Unsaid Words

Happy Father's Day.

I say that to all the Dads out there even though Father's Day is now three days past.  My words are late, but what you don't know is that they always are.


I have a flexible relationship with punctuality.  There are some occasions for which I would never, ever turn up late.  Others can sit in the warming drawer for five or even fifteen minutes until I arrive.  Maybe more. Unfortunately, the logic that applies to the prioritization of these events sometimes escapes those around me.

You know, I would hate to be late to a movie.  Even the part where they play the trailers is part of the experience for me.  Nope.  I need to be there for when the theater darkens.  It's important.

But I can be late with birthday calls, Christmas gifts, baby congratulations, and the rest.  And I often am.

Including Father's Day wishes.

During childhood, the three of us kids had our grandmother to keep us in line and on time.  Let me tell you, she was exceptional.  But after striking out on my own and being independent, I found these rules to be stifling.  What was the big deal? What did it matter if we called one day or the other?

My parents could be so damn uptight.

There were other times when I simply didn't want to call.  I didn't want to send a damn card.  You see,  Dad and I had a rocky relationship.  On the one hand, I was his girl.  His only daughter.  His youngest of three.  His baby.

When I think of him that way, I can only smile.  No one could hug like Dad.  My Dad would just pick me up and sit me down with him and I knew it was going to be okay.  I can still feel him rocking me when I would get so upset and cry, heaving into his shoulder.

"Shh.  Stop it now.  You'll make yourself sick."  He would rub my back over and over, until I was calm and cried out.

The thing was, it was Dad that usually caused the crying.  He was an angry man.  A violent man.  And the demons that drove him would sometimes erupt outside of him onto the walls, the furniture, and ultimately the children he loved.

But then there would be fun.  Colorful homemade costumes at Halloween for us, and the same for him every Friday night at the local wrestling matches.  Until he was arrested, that is.  For harassing one of the wrestling managers while he was dressed as the Pink Panther.  Or maybe the Nutty Professor.  I can't remember which now.

There were the crafts.  And the home decorating projects.  Is country blue in style this season?  Well, hold on to your asses because every single thing in the house is about to be painted country blue.  My brother and I once joked that it was a good thing we didn't stand still too long during that weekend.

Weekend?  Yes.  These things would take place in the span of a few days or a weekend.  I grew up thinking that people redecorated or painted their houses in one or two days.  Sold their furniture.  Got new stuff.  All at garage sales.  All accomplished within days.

The good news is that it gave me a really indomitable sense of what can be done in very short periods of time, especially if you're willing to sacrifice sleep.  The bad news is that I'm 100% certain as a former longtime healthcare worker that my dad was an undiagnosed bipolar.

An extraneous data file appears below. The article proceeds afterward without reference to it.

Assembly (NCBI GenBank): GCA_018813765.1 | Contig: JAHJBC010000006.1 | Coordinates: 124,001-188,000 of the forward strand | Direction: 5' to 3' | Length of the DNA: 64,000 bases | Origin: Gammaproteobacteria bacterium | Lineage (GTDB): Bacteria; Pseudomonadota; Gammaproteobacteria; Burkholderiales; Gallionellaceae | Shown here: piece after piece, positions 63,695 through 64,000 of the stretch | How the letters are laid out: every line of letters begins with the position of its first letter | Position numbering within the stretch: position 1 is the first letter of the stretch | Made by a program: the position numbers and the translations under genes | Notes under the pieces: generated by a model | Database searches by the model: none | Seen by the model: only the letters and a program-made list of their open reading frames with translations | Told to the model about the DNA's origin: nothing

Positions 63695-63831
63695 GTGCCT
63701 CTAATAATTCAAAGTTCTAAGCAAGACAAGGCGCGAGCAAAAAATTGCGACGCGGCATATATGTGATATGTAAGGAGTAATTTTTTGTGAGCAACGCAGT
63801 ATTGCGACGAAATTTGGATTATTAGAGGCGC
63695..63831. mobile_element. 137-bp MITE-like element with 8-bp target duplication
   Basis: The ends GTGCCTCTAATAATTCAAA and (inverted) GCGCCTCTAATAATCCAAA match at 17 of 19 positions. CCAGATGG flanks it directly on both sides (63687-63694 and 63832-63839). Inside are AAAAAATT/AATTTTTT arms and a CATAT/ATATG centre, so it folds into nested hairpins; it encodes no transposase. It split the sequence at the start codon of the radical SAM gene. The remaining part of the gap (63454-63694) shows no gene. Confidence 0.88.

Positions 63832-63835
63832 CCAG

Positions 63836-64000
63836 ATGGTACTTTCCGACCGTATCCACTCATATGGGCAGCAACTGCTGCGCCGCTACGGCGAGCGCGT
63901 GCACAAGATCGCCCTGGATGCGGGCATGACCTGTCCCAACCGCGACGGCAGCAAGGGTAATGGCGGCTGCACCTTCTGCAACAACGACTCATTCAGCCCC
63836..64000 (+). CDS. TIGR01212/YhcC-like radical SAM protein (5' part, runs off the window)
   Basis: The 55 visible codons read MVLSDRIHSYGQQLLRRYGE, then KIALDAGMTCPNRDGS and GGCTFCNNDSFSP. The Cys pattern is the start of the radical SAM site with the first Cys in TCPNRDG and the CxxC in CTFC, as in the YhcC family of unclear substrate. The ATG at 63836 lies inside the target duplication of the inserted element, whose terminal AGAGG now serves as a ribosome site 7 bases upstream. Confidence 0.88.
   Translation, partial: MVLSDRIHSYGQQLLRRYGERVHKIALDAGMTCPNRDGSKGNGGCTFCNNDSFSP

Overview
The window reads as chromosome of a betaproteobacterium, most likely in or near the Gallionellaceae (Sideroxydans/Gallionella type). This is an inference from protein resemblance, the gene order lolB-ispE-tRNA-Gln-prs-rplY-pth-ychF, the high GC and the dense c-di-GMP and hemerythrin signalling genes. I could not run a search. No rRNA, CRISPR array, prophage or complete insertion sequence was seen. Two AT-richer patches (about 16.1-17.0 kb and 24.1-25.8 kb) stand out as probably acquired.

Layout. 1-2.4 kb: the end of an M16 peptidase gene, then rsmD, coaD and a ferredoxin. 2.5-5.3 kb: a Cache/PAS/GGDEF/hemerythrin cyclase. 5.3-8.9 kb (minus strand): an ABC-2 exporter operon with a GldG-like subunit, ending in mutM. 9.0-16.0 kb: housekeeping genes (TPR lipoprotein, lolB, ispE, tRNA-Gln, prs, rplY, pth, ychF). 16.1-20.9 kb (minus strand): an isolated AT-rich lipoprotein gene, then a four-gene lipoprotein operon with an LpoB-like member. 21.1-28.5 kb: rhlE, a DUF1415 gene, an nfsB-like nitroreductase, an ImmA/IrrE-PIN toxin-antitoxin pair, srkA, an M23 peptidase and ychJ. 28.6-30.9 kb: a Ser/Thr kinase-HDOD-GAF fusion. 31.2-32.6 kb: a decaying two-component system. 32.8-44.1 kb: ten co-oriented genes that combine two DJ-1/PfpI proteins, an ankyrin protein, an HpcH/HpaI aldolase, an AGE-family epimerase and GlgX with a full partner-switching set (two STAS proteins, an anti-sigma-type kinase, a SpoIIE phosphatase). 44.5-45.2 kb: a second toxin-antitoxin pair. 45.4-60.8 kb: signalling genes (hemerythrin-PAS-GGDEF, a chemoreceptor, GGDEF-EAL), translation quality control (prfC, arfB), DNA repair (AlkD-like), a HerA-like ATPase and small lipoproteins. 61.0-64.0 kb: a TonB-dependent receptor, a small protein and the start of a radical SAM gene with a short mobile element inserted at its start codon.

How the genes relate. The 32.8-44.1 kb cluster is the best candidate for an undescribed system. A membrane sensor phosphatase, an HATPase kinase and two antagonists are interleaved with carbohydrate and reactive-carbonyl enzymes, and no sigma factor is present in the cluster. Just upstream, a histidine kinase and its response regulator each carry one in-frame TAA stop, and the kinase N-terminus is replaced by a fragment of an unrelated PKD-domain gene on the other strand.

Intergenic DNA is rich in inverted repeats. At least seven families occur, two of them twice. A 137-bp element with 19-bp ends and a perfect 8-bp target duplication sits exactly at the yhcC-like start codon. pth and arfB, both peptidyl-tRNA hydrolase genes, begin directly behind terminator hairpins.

Although I wonder if it wasn't so bad.  When he shined, he shined so bright.

That wasn't the tragedy.  The tragedy was that he just couldn't be who he was.  He was a gay man.
A gay man born in 1941 in St. Joseph, Missouri.  It was the home of Stetson. Where the Pony Express began and Jesse James ended.  Some might say that even in 1941, it was still the west.

I think he tried very hard to be what the world wanted him to be.

I know he loved his kids.  And he was complicated.

My brother spoke at his memorial years later and described him as a bright kaleidoscope of colors.  Someone that blinded you when he walked into a room, drawing everyone to him.  Such charisma.

Like a rainbow.

I wish I'd been able to speak at that memorial.  My words were locked tight in my chest.  They kept company with the tears that day, knowing there would be no hand at my back, rubbing to soothe them away.

I remember the year I lost him.  Everyone does as we lost so many that year.  It was 2001.

In April, I had bought him a birthday card a few days after his birthday.  I promised myself I would send it.

In June, I had bought a Father's Day card that same day but didn't mail it.  I would like to think I called.

I called my brother in July, tired from a late day at work.  "Do you think it would be okay if I just called him tomorrow sometime? I'm tired and just want to relax."  My brother thought it would be fine as Dad was actually getting out of the hospital in the morning, doing better.  We'd been raised in hospitals, so used to his many medical problems, numb from the process.  I'm not sure when it became such a burden to call him.  But it had.  It was.  Especially when he was sick.  He was always sick.


I still have those cards.  I keep them to remind myself that sometimes you can be too late.  Sometimes it does matter.

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